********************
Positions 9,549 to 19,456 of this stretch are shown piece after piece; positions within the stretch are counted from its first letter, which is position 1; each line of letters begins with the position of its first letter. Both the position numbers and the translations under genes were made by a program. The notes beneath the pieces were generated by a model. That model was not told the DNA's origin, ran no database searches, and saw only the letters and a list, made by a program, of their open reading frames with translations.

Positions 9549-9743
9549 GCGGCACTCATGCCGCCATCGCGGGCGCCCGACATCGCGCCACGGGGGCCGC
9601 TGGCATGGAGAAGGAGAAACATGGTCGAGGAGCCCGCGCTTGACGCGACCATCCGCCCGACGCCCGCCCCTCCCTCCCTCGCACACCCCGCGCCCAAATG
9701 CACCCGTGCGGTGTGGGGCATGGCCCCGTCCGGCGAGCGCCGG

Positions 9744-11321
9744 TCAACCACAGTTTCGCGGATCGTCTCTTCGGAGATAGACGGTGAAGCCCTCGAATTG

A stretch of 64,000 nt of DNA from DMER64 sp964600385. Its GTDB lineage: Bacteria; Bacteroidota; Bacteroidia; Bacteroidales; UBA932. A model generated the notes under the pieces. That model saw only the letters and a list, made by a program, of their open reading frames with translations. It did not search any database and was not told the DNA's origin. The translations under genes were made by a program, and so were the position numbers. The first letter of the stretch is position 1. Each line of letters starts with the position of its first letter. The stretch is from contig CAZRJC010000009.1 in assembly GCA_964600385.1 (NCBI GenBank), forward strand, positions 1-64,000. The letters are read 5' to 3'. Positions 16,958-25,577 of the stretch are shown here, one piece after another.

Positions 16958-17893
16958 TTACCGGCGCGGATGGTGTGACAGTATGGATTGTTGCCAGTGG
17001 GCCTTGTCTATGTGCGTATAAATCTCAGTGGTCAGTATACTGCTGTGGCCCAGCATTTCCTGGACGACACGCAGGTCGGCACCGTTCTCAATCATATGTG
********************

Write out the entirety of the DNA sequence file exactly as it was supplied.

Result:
Positions 9,549 to 19,456 of this stretch are shown piece after piece; positions within the stretch are counted from its first letter, which is position 1; each line of letters begins with the position of its first letter. Both the position numbers and the translations under genes were made by a program. The notes beneath the pieces were generated by a model. That model was not told the DNA's origin, ran no database searches, and saw only the letters and a list, made by a program, of their open reading frames with translations.

Positions 9549-9743
9549 GCGGCACTCATGCCGCCATCGCGGGCGCCCGACATCGCGCCACGGGGGCCGC
9601 TGGCATGGAGAAGGAGAAACATGGTCGAGGAGCCCGCGCTTGACGCGACCATCCGCCCGACGCCCGCCCCTCCCTCCCTCGCACACCCCGCGCCCAAATG
9701 CACCCGTGCGGTGTGGGGCATGGCCCCGTCCGGCGAGCGCCGG

Positions 9744-11321
9744 TCAACCACAGTTTCGCGGATCGTCTCTTCGGAGATAGACGGTGAAGCCCTCGAATTG

A stretch of 64,000 nt of DNA from DMER64 sp964600385. Its GTDB lineage: Bacteria; Bacteroidota; Bacteroidia; Bacteroidales; UBA932. A model generated the notes under the pieces. That model saw only the letters and a list, made by a program, of their open reading frames with translations. It did not search any database and was not told the DNA's origin. The translations under genes were made by a program, and so were the position numbers. The first letter of the stretch is position 1. Each line of letters starts with the position of its first letter. The stretch is from contig CAZRJC010000009.1 in assembly GCA_964600385.1 (NCBI GenBank), forward strand, positions 1-64,000. The letters are read 5' to 3'. Positions 16,958-25,577 of the stretch are shown here, one piece after another.

Positions 16958-17893
16958 TTACCGGCGCGGATGGTGTGACAGTATGGATTGTTGCCAGTGG
17001 GCCTTGTCTATGTGCGTATAAATCTCAGTGGTCAGTATACTGCTGTGGCCCAGCATTTCCTGGACGACACGCAGGTCGGCACCGTTCTCAATCATATGTG